Communities served by Pennsylvania State Police could pay more

Part of a state budget proposal involves new fees in an effort to close a $3 billion shortfall

Pennsylvania State Police

SPRINGFIELD TWP., Pa. (WKBN) – Some small towns in Western Pennsylvania could soon wind up paying out a lot of cash for help from the Pennsylvania State Police.

Springfield Township in Mercer County is home to the Grove City Premium Outlets and about 2,000 residents who depend on the state for their police protection. But what if each of those residents had to pay $25 for that service?

“I don’t know that it’s a bad idea, but where’s the money go?” questioned Joe Moore, who lives in the township with his wife and daughter. “Is it lining the governor’s pocket or does it actually go for the state police?”

Under the budget proposed by Governor Tom Wolf, each of them would have to pay the new fee as part of the plan to erase a $3 billion shortfall and add another hundred troopers to the force. Wolf said the $25 fee per person for those living in communities served by the Pennsylvania State Police would raise about $63 million.

“If they’re gonna have more state troopers, I don’t have a problem with it. If it’s going to pay off the budget, I got a real problem with it,” Moore said.

Without having to pay for police service, Springfield Township maintains a general fund budget of just $773,000 a year. If the governor has his way, the township and its residents would need to come up with another $50,000.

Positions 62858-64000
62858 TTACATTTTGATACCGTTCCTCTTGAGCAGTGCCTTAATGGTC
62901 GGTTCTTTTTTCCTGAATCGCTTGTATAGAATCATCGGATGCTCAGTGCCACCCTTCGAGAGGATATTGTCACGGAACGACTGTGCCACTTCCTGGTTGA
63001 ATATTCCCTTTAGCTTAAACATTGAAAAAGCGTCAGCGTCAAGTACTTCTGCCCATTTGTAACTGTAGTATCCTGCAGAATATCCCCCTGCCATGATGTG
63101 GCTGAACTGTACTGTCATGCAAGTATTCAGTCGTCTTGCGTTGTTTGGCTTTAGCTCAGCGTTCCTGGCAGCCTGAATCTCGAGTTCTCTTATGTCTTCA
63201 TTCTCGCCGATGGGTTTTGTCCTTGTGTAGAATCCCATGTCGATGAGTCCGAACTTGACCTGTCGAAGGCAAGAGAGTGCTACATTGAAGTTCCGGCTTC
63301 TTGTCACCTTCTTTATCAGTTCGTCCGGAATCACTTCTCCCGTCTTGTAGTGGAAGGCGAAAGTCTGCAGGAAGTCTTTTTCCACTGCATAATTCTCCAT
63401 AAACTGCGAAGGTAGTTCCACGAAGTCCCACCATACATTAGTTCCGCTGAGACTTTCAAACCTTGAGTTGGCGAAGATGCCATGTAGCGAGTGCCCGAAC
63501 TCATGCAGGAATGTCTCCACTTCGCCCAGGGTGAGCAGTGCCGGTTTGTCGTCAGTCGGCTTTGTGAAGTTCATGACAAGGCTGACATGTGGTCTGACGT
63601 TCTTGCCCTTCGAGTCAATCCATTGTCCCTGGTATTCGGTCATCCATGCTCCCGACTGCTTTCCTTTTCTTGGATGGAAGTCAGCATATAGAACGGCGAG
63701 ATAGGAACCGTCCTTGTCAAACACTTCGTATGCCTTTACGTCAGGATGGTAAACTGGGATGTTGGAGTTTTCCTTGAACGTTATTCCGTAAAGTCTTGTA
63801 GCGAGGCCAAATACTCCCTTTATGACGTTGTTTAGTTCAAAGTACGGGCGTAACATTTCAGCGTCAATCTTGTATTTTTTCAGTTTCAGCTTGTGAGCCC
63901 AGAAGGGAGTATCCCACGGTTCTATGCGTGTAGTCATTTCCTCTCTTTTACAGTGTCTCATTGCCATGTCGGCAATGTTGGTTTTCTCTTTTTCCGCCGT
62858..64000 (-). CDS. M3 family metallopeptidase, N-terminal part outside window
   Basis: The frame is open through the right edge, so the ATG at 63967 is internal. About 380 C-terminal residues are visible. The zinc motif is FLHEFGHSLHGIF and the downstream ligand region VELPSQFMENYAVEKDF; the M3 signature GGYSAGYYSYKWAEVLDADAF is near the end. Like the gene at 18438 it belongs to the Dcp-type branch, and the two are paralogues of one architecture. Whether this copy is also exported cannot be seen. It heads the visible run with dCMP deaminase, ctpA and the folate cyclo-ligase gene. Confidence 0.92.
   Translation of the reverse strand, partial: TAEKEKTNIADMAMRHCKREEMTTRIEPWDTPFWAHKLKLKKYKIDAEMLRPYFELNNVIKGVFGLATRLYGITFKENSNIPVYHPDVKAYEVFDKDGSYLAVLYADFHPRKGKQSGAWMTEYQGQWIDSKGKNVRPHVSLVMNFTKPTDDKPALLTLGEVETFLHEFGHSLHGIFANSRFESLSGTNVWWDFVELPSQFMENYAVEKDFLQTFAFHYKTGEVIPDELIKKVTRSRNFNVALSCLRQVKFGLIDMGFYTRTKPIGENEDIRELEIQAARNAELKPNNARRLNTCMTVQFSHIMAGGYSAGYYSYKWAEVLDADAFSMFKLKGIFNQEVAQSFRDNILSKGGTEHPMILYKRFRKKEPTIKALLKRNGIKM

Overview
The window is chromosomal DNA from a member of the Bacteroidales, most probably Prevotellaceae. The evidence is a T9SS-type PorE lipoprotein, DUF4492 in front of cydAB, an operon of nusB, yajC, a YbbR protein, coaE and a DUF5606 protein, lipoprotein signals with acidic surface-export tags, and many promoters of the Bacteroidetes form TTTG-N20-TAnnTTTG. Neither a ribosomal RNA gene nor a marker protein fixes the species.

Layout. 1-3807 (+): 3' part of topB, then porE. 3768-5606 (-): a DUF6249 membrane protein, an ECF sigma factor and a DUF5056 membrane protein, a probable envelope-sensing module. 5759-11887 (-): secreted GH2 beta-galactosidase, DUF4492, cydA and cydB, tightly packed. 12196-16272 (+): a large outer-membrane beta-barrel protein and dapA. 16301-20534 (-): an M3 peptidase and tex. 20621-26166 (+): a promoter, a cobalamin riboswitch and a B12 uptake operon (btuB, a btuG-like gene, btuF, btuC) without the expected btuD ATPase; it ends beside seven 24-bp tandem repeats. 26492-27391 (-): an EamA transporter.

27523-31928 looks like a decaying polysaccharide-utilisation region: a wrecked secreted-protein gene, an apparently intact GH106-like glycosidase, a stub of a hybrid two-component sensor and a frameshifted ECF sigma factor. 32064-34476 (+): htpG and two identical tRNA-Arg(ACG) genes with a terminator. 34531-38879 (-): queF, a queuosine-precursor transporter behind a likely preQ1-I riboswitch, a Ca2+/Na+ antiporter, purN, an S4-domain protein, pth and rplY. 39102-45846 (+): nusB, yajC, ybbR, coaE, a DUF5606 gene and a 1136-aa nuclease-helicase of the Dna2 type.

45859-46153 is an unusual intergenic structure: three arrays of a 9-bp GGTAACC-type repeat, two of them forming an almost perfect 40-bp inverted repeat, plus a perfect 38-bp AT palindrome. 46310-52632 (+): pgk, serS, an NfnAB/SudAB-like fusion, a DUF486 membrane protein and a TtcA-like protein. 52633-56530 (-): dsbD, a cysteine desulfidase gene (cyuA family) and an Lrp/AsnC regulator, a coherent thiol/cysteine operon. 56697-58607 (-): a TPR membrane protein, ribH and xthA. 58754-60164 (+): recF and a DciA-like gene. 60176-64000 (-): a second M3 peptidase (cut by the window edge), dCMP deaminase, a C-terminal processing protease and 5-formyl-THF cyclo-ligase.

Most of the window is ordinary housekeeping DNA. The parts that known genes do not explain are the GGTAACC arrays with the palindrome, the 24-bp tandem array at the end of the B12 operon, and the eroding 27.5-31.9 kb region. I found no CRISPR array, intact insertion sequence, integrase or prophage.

“We just successfully did our budget for the year, for 2017, and we did not allow $50,000 for an additional fee,” said Springfield Township Supervisor Dave Swartz. “So at that point now, if it’s going to be done immediately, we don’t know that yet but if it is, I don’t know where we’re going to get the $50,000.”

They wouldn’t be alone. Half of the commonwealth’s municipalities use the state police. In Mercer County alone. 27 of the 48 communities do — many of them with populations of only a couple thousand or less.

“We certainly need to look out for the smaller communities like the ones you mentioned in Mercer County,” Swartz said.

Democratic State Representative Mark Longietti said lawmakers are already looking to place limits on the governor’s plan.

“My sense is that you’re not gonna see enough support in the legislature for a proposal that doesn’t have some kind of a population threshold.”

The proposal still needs to be approved by the General Assembly.

In the meantime, local communities are left with a number of unanswered questions about how this new budget will affect them.





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